A timeless comic book villain, the Joker is so ingrained into popular culture that it’s hard to miss a reference or mention of DC’s well recognised clown. Adapted endlessly in film, played by great actors such as Jack Nicholson and the late Heath Ledger, the Joker is a character that has very much seen his fair share of credibly strong performances. Now it’s time for Joaquin Phoenix to take up the reins of this illustrious comic icon, and what a great job he’s presented to us in Joker.
There’s no denying a significantly stunning performance from Joaquin Phoenix, who, compared to Jared Leto’s cringe inducing performance in Suicide Squad, is far better in every way. Phoenix dons the typical makeup we’d come to expect, blossoming in a 1980s setting that doesn’t quite nail the nostalgic feel, at times feeling almost intentional in avoiding its 80s stereotypes. Phoenix here brings about an origin story that felt right at home in the canon of the Batman film series. His performance is a stunning blend of solid line delivery and visual prompts that feel well matched with his style of acting. He plays well with the rest of the cast, but it’s the scenes we have alone with Phoenix’s adaptation of Arthur Fleck that are most rewarding.
Fleck is presented often under dimly lit lighting, coarse shots or your expectedly good-looking camerawork. Todd Phillips may not bring us the best of comedy movies, but at least his films always look nice. He puts that theory to test in Joker, with his obvious Scorsese influence seeping into the groundwork of his cinematography. Obvious nods to The King of Comedy and Taxi Driver have been touched upon by just about every other reviewer under the sun, and it’s clear to see why that will be the case. Moving more toward re-telling than homage, Joker steals story elements of both those aforementioned classics. It doesn’t quite do anything new with them, even taking dream like sequences from The King of Comedy and putting no unique spin on them.
His homage to the work of Scorsese doesn’t stop there, even going as far to cast Robert De Niro as Murray Franklin, a talk show host and proportionate figurehead to everything Fleck admires. The few scenes De Niro and Phoenix share are gold, they have a vibrant chemistry with one another that presents itself thoroughly well. De Niro isn’t given all that much to do outside of his studio appearances, he propels the story along almost accidentally in a rough second act, outshined greatly by its eclectic yet predictable climax and its worldbuilding that preceded it.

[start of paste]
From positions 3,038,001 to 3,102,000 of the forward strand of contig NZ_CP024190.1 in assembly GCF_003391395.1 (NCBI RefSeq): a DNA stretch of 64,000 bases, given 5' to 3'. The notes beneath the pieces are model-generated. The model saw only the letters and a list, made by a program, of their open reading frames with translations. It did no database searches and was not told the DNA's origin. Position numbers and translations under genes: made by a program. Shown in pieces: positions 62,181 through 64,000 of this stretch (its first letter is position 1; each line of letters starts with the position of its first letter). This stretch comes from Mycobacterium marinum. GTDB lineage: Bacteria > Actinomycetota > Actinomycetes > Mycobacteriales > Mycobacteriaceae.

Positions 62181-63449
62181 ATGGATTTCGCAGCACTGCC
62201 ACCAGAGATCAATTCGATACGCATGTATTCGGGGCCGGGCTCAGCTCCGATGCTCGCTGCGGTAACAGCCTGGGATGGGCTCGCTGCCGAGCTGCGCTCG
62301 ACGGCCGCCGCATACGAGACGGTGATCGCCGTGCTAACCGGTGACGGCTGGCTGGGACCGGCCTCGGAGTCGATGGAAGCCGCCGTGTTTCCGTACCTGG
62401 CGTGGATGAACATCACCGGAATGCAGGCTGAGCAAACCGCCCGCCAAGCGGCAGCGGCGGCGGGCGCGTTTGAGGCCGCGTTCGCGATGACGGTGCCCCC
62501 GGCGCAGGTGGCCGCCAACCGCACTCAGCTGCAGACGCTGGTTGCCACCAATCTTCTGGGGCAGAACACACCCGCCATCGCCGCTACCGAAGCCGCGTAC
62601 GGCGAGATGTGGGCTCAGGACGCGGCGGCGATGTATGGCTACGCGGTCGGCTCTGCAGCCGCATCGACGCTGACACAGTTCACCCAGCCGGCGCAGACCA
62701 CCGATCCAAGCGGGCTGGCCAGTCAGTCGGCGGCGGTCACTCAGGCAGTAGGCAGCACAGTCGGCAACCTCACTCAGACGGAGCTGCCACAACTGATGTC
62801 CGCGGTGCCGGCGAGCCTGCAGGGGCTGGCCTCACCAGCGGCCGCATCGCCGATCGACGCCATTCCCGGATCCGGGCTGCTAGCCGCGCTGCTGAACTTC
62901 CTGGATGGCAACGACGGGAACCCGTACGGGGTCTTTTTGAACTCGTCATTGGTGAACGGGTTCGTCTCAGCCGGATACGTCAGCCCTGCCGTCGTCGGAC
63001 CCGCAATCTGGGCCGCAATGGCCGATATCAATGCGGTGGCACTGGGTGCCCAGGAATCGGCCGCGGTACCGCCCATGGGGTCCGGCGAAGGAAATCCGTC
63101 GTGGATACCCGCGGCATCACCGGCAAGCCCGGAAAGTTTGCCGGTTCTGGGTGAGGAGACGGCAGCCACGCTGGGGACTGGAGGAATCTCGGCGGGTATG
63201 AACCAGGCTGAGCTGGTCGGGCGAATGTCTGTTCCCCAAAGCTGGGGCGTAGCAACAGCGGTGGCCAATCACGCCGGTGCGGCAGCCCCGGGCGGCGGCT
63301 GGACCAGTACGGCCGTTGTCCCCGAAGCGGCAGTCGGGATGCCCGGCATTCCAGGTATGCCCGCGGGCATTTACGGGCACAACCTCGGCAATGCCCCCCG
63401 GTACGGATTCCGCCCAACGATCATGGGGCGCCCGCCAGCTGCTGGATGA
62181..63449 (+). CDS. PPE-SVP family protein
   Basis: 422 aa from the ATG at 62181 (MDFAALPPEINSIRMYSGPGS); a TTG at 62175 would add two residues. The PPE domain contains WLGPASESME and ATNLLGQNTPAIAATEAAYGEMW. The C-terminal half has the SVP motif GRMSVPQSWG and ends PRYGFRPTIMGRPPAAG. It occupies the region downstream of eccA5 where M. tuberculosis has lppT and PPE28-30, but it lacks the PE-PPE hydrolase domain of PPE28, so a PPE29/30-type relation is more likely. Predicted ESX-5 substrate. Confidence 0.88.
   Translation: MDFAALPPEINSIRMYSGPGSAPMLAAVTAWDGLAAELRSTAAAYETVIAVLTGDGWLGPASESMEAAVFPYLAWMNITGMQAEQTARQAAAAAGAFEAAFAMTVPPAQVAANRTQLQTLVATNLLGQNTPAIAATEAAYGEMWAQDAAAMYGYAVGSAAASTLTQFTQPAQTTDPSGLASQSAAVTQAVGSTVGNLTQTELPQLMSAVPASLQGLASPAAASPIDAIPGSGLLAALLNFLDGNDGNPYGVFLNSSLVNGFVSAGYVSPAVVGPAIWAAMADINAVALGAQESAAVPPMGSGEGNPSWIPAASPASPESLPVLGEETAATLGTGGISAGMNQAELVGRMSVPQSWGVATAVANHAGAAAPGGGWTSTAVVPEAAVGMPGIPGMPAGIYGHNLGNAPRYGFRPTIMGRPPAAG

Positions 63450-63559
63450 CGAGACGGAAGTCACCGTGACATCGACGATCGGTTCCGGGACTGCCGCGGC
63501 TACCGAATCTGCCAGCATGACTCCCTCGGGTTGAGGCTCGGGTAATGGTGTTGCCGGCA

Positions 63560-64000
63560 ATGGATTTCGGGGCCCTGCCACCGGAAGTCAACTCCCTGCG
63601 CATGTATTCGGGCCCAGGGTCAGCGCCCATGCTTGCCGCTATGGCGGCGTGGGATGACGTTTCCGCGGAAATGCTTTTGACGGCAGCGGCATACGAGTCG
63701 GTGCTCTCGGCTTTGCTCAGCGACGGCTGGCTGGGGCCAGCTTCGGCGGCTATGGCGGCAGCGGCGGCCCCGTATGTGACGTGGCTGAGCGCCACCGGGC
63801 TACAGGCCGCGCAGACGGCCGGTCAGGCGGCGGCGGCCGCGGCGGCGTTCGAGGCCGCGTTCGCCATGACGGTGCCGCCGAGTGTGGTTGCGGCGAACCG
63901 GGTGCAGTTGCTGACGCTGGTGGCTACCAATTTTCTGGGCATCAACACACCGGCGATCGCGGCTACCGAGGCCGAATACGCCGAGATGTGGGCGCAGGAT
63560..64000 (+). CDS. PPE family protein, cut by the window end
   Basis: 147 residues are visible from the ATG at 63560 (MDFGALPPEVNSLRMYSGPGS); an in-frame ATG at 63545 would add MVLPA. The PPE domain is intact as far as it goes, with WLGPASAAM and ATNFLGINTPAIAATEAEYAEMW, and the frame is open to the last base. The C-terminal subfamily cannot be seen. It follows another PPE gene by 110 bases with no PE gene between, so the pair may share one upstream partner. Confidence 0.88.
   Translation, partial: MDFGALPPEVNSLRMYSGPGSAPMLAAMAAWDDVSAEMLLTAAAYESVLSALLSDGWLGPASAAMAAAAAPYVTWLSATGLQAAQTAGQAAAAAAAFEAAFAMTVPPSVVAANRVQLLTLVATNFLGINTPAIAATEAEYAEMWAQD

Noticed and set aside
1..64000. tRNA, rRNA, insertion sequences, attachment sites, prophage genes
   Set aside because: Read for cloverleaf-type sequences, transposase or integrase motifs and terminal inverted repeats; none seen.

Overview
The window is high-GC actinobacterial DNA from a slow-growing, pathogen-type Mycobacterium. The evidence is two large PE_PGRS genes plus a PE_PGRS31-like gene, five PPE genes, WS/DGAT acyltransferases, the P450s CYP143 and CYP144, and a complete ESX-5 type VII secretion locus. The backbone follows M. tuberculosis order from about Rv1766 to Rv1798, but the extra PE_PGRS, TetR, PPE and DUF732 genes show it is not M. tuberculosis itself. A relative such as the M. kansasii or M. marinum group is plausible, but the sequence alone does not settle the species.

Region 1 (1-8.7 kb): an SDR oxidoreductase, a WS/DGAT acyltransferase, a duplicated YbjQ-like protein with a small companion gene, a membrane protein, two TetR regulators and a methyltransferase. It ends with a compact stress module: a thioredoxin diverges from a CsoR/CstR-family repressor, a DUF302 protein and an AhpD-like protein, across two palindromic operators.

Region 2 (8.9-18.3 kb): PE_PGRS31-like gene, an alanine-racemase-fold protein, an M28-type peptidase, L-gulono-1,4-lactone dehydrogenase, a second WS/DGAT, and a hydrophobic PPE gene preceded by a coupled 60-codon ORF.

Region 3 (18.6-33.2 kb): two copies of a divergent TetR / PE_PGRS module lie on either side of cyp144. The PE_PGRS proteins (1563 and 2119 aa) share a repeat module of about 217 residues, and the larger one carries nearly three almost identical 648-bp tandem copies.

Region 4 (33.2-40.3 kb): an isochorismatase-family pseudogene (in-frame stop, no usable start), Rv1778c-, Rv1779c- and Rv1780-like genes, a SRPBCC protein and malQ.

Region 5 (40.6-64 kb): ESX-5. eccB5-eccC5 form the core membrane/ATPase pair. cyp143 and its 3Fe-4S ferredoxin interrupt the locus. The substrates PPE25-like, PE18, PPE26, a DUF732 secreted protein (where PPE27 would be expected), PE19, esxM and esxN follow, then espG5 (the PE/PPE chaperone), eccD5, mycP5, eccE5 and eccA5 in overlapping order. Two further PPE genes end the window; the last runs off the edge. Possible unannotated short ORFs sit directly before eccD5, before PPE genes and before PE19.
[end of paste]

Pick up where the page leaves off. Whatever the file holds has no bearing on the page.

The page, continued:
I’m hesitant to praise Phillips too much for his direction here though because no matter how impressive the detailing is or how well the story evolves, it’s still quite possible that Joker is a flake. A one in a million chance of him getting everything right, and it just so happens that it has in fact gone his way. Phillips’ work in other films is to be questioned, and he makes the leap from The Hangover III to Joker in strangely seamless fashion. His focus on colour, lighting and sensory performances from his leading man is well suited to the film, and his new found inspiration behind the camera, if that’s what it really is.
Very good. That’s all you can really say for Joker, its outlandish media presence has bloated it up as a film that will break down barriers of society, class and everything in between. While it does touch on classism and the inner failings of bureaucracy, it does so in an on the nose way that shelters Joker from being a statement worth taking seriously. Outside of its strong performances and interesting camera work, Joker truly feels like a reinvention of the superhero genre. But we all know reinvention just means darker lighting these days.